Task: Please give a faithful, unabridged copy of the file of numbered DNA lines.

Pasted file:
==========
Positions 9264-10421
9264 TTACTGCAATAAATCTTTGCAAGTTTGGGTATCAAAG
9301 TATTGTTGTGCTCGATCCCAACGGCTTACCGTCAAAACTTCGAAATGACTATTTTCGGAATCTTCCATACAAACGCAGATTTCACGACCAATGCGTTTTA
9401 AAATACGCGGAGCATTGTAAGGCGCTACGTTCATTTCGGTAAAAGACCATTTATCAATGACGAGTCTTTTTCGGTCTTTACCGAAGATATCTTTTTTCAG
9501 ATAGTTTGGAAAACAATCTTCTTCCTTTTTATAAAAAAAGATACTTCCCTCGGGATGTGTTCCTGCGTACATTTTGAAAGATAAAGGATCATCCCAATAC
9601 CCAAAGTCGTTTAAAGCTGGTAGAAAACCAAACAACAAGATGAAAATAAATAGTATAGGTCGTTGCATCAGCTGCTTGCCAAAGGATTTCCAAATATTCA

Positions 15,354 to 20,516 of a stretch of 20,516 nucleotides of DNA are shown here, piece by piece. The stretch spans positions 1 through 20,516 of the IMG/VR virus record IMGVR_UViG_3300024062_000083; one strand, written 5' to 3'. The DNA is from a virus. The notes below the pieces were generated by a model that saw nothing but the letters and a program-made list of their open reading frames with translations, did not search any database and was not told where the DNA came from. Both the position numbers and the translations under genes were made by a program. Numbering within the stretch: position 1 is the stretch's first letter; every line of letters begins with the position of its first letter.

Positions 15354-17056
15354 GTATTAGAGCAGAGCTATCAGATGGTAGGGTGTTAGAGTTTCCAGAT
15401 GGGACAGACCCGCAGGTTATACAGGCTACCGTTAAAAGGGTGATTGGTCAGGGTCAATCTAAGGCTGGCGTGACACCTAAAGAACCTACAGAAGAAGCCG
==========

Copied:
Positions 9264-10421
9264 TTACTGCAATAAATCTTTGCAAGTTTGGGTATCAAAG
9301 TATTGTTGTGCTCGATCCCAACGGCTTACCGTCAAAACTTCGAAATGACTATTTTCGGAATCTTCCATACAAACGCAGATTTCACGACCAATGCGTTTTA
9401 AAATACGCGGAGCATTGTAAGGCGCTACGTTCATTTCGGTAAAAGACCATTTATCAATGACGAGTCTTTTTCGGTCTTTACCGAAGATATCTTTTTTCAG
9501 ATAGTTTGGAAAACAATCTTCTTCCTTTTTATAAAAAAAGATACTTCCCTCGGGATGTGTTCCTGCGTACATTTTGAAAGATAAAGGATCATCCCAATAC
9601 CCAAAGTCGTTTAAAGCTGGTAGAAAACCAAACAACAAGATGAAAATAAATAGTATAGGTCGTTGCATCAGCTGCTTGCCAAAGGATTTCCAAATATTCA

Positions 15,354 to 20,516 of a stretch of 20,516 nucleotides of DNA are shown here, piece by piece. The stretch spans positions 1 through 20,516 of the IMG/VR virus record IMGVR_UViG_3300024062_000083; one strand, written 5' to 3'. The DNA is from a virus. The notes below the pieces were generated by a model that saw nothing but the letters and a program-made list of their open reading frames with translations, did not search any database and was not told where the DNA came from. Both the position numbers and the translations under genes were made by a program. Numbering within the stretch: position 1 is the stretch's first letter; every line of letters begins with the position of its first letter.

Positions 15354-17056
15354 GTATTAGAGCAGAGCTATCAGATGGTAGGGTGTTAGAGTTTCCAGAT
15401 GGGACAGACCCGCAGGTTATACAGGCTACCGTTAAAAGGGTGATTGGTCAGGGTCAATCTAAGGCTGGCGTGACACCTAAAGAACCTACAGAAGAAGCCG